Tag Archives: gun control

Gun violence action on tap?

By JOHN KANELIS / johnkanelis_92@hotmail.com

President Biden wouldn’t seem to need any lectures on the limits of executive power. So it makes sense to me that a planned executive order that seeks to stem gun violence is being done with all due diligence on its legality.

Let’s all stay tuned for Biden’s announcement set for Thursday in which he will invoke an executive order that sets stricter regulations on something called “ghost guns” and implements more stringent background checks on those who want to purchase a firearm.

Congress, to no one’s surprise, is dawdling on legislative remedies in the wake of recent Atlanta and Boulder massacres that left 20 people dead. Republicans are resisting any effort to tighten the rules for purchase. Democrats need 10 GOP senators to help them end an expected Republican filibuster.

The Hill newspaper reports: Advocacy groups, including Brady, Giffords, Everytown and parents of victims of the 2018 Marjory Stoneman Douglas High School shooting, have met with Domestic Policy Council Director Susan Rice and Biden adviser Cedric Richmond in recent weeks.

Anti-gun violence advocates, including some who attended meetings with Biden officials, told The Hill in February that, through executive order, Biden could eliminate ghost guns by defining what constitutes a gun.

The term ghost guns refers to guns available for purchase, typically without a background check or a serial number, that are not fully finished or may have a missing part.

Biden expected to announce executive action on guns | TheHill

Does any of this violate the Second Amendment constitutional provision that allows Americans to “keep and bear arms?” Hardly.

Motor vehicles are heavily regulated, too

By JOHN KANELIS / johnkanelis_92@hotmail.com

A fascinating item showed up this morning on my Facebook news feed that tells us that they’ve been regulating automobiles for decades, but that “no one has taken our cars away.”

Well …

What do you think of that? I happen to think it is a relevant statement in light of the building debate — yet again — over whether there can be sensible, constitutional gun regulations in this country.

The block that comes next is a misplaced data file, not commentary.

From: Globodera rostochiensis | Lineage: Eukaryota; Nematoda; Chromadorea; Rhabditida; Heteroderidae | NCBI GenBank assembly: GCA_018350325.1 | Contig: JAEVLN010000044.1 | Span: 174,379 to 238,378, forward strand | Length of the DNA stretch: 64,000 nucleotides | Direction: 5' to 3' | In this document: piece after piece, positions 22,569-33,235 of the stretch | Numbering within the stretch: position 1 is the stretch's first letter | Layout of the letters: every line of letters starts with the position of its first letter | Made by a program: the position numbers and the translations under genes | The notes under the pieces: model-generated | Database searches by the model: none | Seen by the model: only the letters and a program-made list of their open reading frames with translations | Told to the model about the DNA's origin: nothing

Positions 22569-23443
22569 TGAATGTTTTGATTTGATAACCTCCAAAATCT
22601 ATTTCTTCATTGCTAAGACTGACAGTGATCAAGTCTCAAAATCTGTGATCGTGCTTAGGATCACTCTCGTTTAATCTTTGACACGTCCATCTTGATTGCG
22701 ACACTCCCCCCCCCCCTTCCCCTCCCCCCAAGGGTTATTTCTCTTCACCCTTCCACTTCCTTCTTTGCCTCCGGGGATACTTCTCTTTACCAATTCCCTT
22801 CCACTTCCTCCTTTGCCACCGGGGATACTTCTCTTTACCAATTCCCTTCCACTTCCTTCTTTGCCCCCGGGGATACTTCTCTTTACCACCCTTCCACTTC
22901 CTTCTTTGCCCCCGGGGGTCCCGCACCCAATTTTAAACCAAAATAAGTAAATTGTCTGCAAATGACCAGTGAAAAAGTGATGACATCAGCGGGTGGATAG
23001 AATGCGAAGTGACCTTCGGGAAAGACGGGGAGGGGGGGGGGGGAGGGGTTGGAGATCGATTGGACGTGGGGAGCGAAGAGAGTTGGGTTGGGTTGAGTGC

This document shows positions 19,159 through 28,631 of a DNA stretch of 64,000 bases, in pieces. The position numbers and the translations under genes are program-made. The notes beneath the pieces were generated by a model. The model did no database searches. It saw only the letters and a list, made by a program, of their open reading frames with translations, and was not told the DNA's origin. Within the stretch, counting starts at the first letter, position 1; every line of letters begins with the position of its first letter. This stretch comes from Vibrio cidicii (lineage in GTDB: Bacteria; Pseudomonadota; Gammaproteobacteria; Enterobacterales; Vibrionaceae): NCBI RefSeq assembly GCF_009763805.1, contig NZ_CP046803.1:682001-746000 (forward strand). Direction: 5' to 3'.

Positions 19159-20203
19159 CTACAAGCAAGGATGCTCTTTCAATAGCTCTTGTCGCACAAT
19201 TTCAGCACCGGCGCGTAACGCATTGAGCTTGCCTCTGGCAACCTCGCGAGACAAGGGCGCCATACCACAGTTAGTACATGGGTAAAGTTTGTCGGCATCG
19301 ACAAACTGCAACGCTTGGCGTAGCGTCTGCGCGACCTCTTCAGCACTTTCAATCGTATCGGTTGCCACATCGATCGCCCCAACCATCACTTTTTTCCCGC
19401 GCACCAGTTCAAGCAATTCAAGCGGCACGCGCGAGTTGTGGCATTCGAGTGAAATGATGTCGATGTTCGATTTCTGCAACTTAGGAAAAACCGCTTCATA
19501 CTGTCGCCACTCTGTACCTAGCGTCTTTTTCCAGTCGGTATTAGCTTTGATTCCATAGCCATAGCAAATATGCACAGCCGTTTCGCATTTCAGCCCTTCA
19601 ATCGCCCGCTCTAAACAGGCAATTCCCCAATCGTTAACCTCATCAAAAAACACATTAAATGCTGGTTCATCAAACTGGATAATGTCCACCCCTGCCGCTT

The discussion has flared once more in light of two horrific massacres, in Atlanta and then in Boulder, Colo. Eighteen people died in the carnage.

President Biden has called for an outright ban on assault weapons and for universal background checks on every human being who wants to purchase a firearm. Make ’em wait for, oh, three days before being cleared to walk away with a gun.

Is that reasonable? I believe it is. I mean, if you’re a “law-abiding citizen” of the United States of America, you shouldn’t worry one little bit about waiting for three whole days or so to get your gun. Right?

Does that take away anyone’s Second Amendment right to “keep and bear arms”? I don’t think so, but yet the gun lobby is reigniting the scare campaign that suggests these notions are attempts to take guns away from Americans.

No! They are nothing of the kind! They are initiatives intended to make it just a little more difficult for lunatics to purchase firearms.

As the social media message points, we have been regulating automobile ownership for decades. We have to have insurance. We have to be licensed by the state where we live. If we drive without a license and are caught by police, we can be thrown in jail. If we are involved in an auto wreck and we aren’t properly insured, we also can be jailed, and fined, and held liable for thousands of dollars in medical expenses.

Look along our streets and highways and tell me if you think there’s been a decline in motor vehicle traffic.

Nor would there be a decline in firearms among law-abiding citizens if we attach a few more sensible rules for their purchase.

Abbott vs. O’Rourke in ’22?

Photo by Richard W. Rodriguez/AP/REX/Shutterstock 

By JOHN KANELIS / johnkanelis_92@hotmail.com

Gosh, we just finished a contentious presidential election that produced a violent transition of power from Donald Trump to Joe Biden.

Now it’s time to look just a bit ahead to 2022 and what is shaping up here in Texas. A potential donnybrook between Gov. Greg Abbott and former Congressman Beto O’Rourke.

Oh, boy. Pass the popcorn.